[UPDATE: After I wrote these examples, I found one source that explains that the Spanish “t” is actually dental (against your teeth), rather than alveolar. This dental “t” seems to be a slightly different sound from our “th”. At least, I think I can make a sound in between “t” and “th”. However, since this is an enthusiastic “Wow, this new thing is cool!” post, rather than a tutorial, by someone who knows what they’re talking about, I’m just going to admit I’m not sure yet. Comments from actual linguists welcome!]
Learning New Sounds
Once you understand how you construct the sounds you already know, you can learn how to construct new sounds.
For instance, take the Spanish “j”. Many pronunciation guides will blithely assure you to pronounce “j” like the English “h”. Although some regions do have a pronunciation that is close to “h”, the more common pronunciation is quite different. Usually, the Spanish “j” sounds like the “ch” in the German “loch”.
I don’t know why the books don’t bother to teach you that. It’s easy to learn. If you don’t happen to know how to make that sound, you can construct it easily. The sound is the “voiceless velar fricative”.
- Voiceless: Remember the difference in your throat between “t” and “d”? This is voiceless, so your throat should feel as it does with “t”. (Don’t overanalyze this part; focus on the next two.)
Velar: The position of your tongue. Velar means your tongue will touch the top of your mouth, towards the back. Here’s the key: your tongue touches this same place when you say “ng”. Say tongue. Feel that spot?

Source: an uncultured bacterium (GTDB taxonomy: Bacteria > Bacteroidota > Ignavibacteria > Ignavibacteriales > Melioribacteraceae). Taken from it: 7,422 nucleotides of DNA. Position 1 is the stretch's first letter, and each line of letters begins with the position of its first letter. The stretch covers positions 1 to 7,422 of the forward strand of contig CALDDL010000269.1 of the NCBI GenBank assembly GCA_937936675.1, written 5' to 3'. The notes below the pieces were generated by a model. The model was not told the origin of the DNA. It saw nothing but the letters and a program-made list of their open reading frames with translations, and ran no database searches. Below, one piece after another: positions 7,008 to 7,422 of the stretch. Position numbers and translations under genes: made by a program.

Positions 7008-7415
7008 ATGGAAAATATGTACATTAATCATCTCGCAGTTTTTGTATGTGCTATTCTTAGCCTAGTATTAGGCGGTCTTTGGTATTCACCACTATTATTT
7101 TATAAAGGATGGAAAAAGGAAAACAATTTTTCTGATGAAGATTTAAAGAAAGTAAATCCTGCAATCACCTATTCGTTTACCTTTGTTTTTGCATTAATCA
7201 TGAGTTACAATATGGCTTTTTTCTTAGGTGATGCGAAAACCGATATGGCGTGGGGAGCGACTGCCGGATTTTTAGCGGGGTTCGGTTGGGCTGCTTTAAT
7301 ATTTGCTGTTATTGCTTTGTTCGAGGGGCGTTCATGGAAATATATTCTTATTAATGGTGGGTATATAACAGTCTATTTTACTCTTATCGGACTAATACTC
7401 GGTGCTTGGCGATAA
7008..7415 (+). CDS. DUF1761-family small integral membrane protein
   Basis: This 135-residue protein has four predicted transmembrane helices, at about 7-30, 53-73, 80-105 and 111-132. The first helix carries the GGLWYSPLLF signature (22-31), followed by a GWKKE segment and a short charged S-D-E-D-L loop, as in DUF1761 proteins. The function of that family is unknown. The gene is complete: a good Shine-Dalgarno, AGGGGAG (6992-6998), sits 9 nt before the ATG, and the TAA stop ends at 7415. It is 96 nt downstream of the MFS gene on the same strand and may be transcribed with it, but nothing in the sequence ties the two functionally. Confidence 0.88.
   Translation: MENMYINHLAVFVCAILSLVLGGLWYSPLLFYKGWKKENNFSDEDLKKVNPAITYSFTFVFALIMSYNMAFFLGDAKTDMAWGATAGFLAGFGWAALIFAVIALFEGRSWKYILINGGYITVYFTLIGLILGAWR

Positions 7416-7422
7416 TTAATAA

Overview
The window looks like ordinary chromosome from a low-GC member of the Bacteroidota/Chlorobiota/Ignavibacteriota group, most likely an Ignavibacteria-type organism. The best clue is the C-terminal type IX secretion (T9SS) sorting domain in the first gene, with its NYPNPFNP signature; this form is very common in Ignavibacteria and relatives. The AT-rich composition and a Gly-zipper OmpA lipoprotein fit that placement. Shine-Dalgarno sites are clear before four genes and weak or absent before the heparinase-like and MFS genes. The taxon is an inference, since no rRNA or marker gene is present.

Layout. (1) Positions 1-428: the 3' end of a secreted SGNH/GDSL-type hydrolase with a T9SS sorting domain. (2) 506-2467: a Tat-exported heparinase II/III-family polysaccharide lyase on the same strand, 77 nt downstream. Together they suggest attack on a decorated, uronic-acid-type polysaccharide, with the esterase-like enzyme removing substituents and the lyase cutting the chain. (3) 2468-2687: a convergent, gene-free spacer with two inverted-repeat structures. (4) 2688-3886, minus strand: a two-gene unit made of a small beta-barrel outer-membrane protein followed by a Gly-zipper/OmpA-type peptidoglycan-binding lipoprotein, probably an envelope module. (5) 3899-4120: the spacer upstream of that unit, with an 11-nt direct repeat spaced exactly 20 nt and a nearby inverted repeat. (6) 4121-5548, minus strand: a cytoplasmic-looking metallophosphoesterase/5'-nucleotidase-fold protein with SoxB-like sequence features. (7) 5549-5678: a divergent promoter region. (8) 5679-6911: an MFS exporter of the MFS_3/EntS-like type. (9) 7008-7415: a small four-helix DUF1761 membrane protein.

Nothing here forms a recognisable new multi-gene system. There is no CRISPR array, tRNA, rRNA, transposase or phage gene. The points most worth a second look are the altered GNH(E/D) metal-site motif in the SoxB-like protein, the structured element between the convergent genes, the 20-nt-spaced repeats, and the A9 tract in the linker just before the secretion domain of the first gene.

Fricative: How the air comes out. Say tongue again, and hold the “ng”. Feel how the sound seems to resonate in your nasal cavity? Now keep your tongue in the same place (velar), but this time, try to blow the air between your tongue and the roof of your mouth (fricative). Blow it the way you do with “s”, but keep your tongue in the velar place. You should hear the new sound!
Sounds Are Made, Not Just Thought
I still can’t get over how different a sound you can make just by changing the air flow or shifting your tongue slightly. I feel like foreign languages have finally been unlocked.
All these sounds happen in my mouth. Maybe that sounds obvious, but talking is so instantaneous that I seem to think of it as happening inside my mind. Because I can think so many sounds, I’ve ignored how precisely my tongue has to shape each sound.
That’s fine once you know a sound, but when you’re learning it, you need to know where your tongue actually goes, and how the air actually comes out. With the IPA, you can learn this.
Go Learn the IPA!
Wyner has made tools that make learning the IPA extremely simple.
First, watch his free IPA videos, so you understand the basic concepts.
Then, pay the measly three bucks and get his excellent IPA Anki deck. Work your way through. As you pay attention to how you form familiar sounds, you’ll gain a whole new awareness of how your mouth works. Your mouth is a precision instrument. Learn to use it, and you can make any sound you like.
Note: When you get to the vowels, I recommend printing this printable IPA vowel chart. I have a hard time feeling where vowels are in my mouth. Locating them on the chart helps me place them.